Special Effects Intro
Now, we kind of have done up to this point, we focused on natural light, and modification of natural light, and that's cool. We did a few different shots in each scene, we did a couple shots here, a couple shots there, and a couple shots here. And Trevor and Kenneth both brought up a good point. This corner, I don't know if you guys can see it that well on camera, it's not generally a place that a photographer would go and hey, I wanna shoot in this corner. Like this isn't a nice area. But hopefully what you've guys is seen is through the usage of our tools and posing and the light, what we show and crop and show on camera, we can get to some pretty great results. By understanding light, shaping it in there and kind of getting everything set. Now we're gonna go a step beyond. So we kind of said the catch line of this course was kind of, see differently. Seeing things differently is one of those things that we try and train our people on, as they come in the studio, is to see the world ...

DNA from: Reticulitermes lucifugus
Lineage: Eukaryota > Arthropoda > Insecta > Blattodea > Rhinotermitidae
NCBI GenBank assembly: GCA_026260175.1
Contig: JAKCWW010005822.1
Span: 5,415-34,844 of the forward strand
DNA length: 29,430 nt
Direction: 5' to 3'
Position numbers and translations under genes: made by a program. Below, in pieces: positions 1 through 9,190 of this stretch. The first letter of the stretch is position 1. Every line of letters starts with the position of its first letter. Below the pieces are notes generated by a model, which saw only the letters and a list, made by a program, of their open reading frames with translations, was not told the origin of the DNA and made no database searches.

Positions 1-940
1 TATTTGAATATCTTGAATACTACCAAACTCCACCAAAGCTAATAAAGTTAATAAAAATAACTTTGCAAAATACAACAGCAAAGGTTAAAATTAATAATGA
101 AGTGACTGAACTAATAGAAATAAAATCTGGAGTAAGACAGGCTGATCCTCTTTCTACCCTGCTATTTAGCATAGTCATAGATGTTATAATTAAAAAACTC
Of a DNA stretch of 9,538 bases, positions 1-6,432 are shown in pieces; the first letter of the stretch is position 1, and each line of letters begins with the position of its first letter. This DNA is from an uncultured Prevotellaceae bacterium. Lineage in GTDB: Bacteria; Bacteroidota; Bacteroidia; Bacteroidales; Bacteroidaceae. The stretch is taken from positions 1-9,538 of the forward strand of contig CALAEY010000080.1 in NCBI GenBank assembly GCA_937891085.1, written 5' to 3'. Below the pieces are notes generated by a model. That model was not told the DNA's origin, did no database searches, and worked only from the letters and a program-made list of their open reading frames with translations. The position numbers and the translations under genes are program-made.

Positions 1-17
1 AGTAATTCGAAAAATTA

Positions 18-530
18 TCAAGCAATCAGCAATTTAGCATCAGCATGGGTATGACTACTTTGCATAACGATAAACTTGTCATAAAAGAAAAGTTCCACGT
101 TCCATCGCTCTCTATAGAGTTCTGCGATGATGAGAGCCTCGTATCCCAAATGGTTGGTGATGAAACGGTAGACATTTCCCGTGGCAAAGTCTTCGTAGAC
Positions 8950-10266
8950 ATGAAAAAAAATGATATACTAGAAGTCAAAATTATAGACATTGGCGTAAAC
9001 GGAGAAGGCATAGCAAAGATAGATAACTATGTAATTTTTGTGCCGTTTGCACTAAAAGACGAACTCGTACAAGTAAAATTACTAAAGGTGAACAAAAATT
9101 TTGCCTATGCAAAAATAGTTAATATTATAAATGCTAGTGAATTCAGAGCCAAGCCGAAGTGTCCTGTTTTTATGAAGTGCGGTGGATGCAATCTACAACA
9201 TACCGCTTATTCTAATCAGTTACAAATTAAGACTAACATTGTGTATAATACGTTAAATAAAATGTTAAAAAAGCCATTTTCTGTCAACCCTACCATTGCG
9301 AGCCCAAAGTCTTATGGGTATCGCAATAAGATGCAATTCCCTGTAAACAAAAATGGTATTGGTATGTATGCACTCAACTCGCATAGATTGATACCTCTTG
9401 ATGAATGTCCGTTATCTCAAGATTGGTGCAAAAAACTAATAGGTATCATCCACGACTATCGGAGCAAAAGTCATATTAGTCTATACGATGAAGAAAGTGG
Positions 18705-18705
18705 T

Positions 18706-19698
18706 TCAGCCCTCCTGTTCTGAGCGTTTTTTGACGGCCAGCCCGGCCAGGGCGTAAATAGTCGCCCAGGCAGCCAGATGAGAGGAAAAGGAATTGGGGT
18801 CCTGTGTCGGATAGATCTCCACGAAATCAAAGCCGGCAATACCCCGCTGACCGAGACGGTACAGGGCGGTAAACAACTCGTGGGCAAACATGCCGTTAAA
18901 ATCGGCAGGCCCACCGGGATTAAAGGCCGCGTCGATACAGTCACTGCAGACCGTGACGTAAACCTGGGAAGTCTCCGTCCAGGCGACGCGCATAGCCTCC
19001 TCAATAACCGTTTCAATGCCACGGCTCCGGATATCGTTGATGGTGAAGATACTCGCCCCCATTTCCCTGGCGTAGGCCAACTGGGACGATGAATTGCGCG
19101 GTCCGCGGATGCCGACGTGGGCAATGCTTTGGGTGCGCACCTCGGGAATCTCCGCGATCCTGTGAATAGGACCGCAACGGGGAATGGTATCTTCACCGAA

through the eyes of a camera. And it's one of those things that's easy to say, not necessarily so easy to do 'cause it'll take some practice. But what we're gonna do now is, I'm gonna go to the slides. And we're gonna play to the location now with special effects help. So we talked about this. The better your location and existing light is, so you go to this side, the less need that we have for special effects. It doesn't matter, it doesn't mean that we don't use them, like we still use sparklers, and all sorts of cool stuff, we still use all these things even when the location is great, it's just the need for it isn't really there. It's just we choose to do that to make our images look a unique way. But the more, the poorer the location is, this is when we really need to pull out our magicians hat, we need more special effects. So we're gonna kinda assume, I really like the shots that we did against this wall, I thought they turned out fantastic, I liked the shots going this way, I like the shots in this corner. But now we're gonna show you how different those things can be as we add special effects. And what are the special effects tools that we use. Here's our 15 favorites. You'll notice that we put aperture, shutter, and focal length as the top three, because these are three things that you actually control within your camera. And they're kind of things that we consider special effects, right? So, for your aperture. Obviously we know that we're controlling exposure. But I usually say that there are, there are, with every one of these different functions, there are two things that we're controlling. An artistic element, an exposure element, right? We all know the exposure element. Close down the aperture, you get less light in, you open it up, you get more light in, you get more depth of field. That's the exposure side, sorry. Exposure side. The artistic side is the depth of field. So the artistic component of that, we open it up, we get blurry backgrounds, we close it down, we get more depth of field, we get sharp backgrounds. But then, there's also another component to that. Which is, what does the aperture make your light look like? Your aperture is gonna control, like as we do things like spray the lense with water. And yes, we are gonna spray the lense with water. As you do things like spray the lense with water, as you shoot into the sun with the sunlight coming into the frame for flare, or for whatever it is, your aperture controls the shape of the light coming in. So, you close down your aperture, and you'll see that when we spray the front lense with water it's going to tighten up the beads, and the beads become very small. As we open it up, we get these big blurry blooming effects. Same thing, when we shoot into the sun, if we want the sun to be a starburst, we go to like f/14. And then at f/14 when it comes through, we get a star shaped sun. As opposed to at f/2, or f/2.8, or f/4, if we shoot into the sun, it just looks like a circle. So that's that component of aperture. Shutter speed. Well, you guys have seen a lot of our stuff, we incorporate a lot of motion into our shots. So with that motion, we're slowing the shutter down to say, make the water appear smooth over the ocean. Or to get people to look like they're moving through a frame, which is one of the shots that we're gonna create in this class. Or to get cars to look like they're rushing through, or to do a whip pan, which we'll demonstrate in our nighttime class. So, shutter, we can either choose to freeze, or to show emotions. So that's a special effects tool. I want you guys to think first. As you guys think of your tools, think to what you have readily available first as you go through, and then think to the more abstract. Focal length. With focal length, we control how much we wanna... You guys have heard of compression, yeah? Compression, the funny thing is, we talk about certain things like distortion and compression and bokeh, did you guys know like bokeh and compression, these are all lense distortions, or effects. They're all classified under, a distortion is something that makes it look differently than it actually is. So anything that makes it look different than how you're seeing it with your eyes, is basically a distortion. We just use it to our advantage. With the focal length, if we're shooting wide we can make backgrounds look far away, we can capture tons of stuff. When we shoot tight we can get the backgrounds to come up closer to a subject, and it also changes the feel of bokeh elements. The interesting thing about, it's kind of like it's a fun debate but, in general there's a discussion about compression where the longer the lense, the more compression you get. We say that because when you look at the image, if you shoot something on a 200mm lense, it looks like it pulls the background forward. In reality all it is is cropping, and the background stayed exactly where it is, it's just that tighter crop on the thing makes it look as if the background is closer. So that's the effect it has. We can add flash. So the thing with flash is to kind of imagine what would a scene look like if we remove light from one area and then add it to another, okay. So we're gonna do flash, we're gonna use tripod motions, we're gonna use tripod to create motion, we're also gonna use tripod to help us to plate things. So we're gonna do composite work with tripods, very simple type compositing. And that leads us to compositing, which is where we're gonna take multiple shots, blend things in post. If you do it right, you could get shots that you couldn't create in real life, you can do in five minutes with the right type of compositing, which we'll show you. Bracketing and HDR, this is number seven on our list because although I kind of organized theses in somewhat of most useful to a most abstract. Meaning like, I'm not busting out fog on every single one of my shoots. You know what I mean like, that's tough. We do that on high production value shoots, high stylized sessions that we'll actually break out the fog and do that kind of stuff. But we kind of go in this order. Bracketing is great, it just means work in post production. So if I can do something with flash, and get it right in the camera, I'll usually default to that. Bracketing gives me a little bit of a different option of how I can post produce it, but it's a great tool. Tilt shift. Fantastic tool for getting blurry effects, really cool. Prism, spray bottle, spray bottle's one of my favorites actually, that should have been like up top. I love prisms too, you can bend light, get really cool flares with them. I actually brought, so, we'll probably do some demonstration. But this is an amlong crystal, I brought the box so you guys can see, when you look on Amazon they're like 20 bucks. But it's a really nice just glass prism, we use that. Things like this are made popular by people like Sam Hurd, they do it a lot in like bending and getting reflections, that was really cool. LED lights. Oh, look at these guys. These are fun for front foreground element effects. So we'll dangle these in front of the camera to get foreground effects. You can do other cool things, like you can slow the shutter down, put it on a tripod, and go like this, and shake it in front you'll actually get really cool motion effects. Sparklers! I love sparklers. On multiple levels, but they're great for photography, too. So just like regular sparklers, these are little guys, we got big guys. But we're gonna do some sparkler effects. Super inexpensive, very easy to carry with you, you just need your lighter and then that's all you need. And then free lensing. Are you guys familiar with free lensing? I have four different free lenses here. These are just old lenses that I broke the backs off of, you guys can find tutorials on how to make a free lense very easily, but you hold this over the DSLR when you're shooting to get kind of blurry tilt shift effects and like kind of a haze. We'll do some of that to. Fun. Pano and brenizer effects. Really cool, panoramic style effects that we can create, I don't know if we'll, we'll probably show you actually one example in the post production side. And then we have fog. And I also brought this stuff. This is, a friend of mine came up with this stuff, it's Atmosphere Aerosol. So we use fog machines generally, for all of our shoots. But I know that fog machines are cumbersome and they're, like you have to have an assistant, and we have to take a generator with us, like a small generator that we carry to each shoot. We don't mind doing that, but that's like $1000 to $ of cost, this guy's like ten bucks. And you can just buy some and lay down some fog in a room like this, and it'll stay for a good amount of time. So if you guys need fog effects and you want something that is portable these are really great. Okay, so we'll do some demos on that too.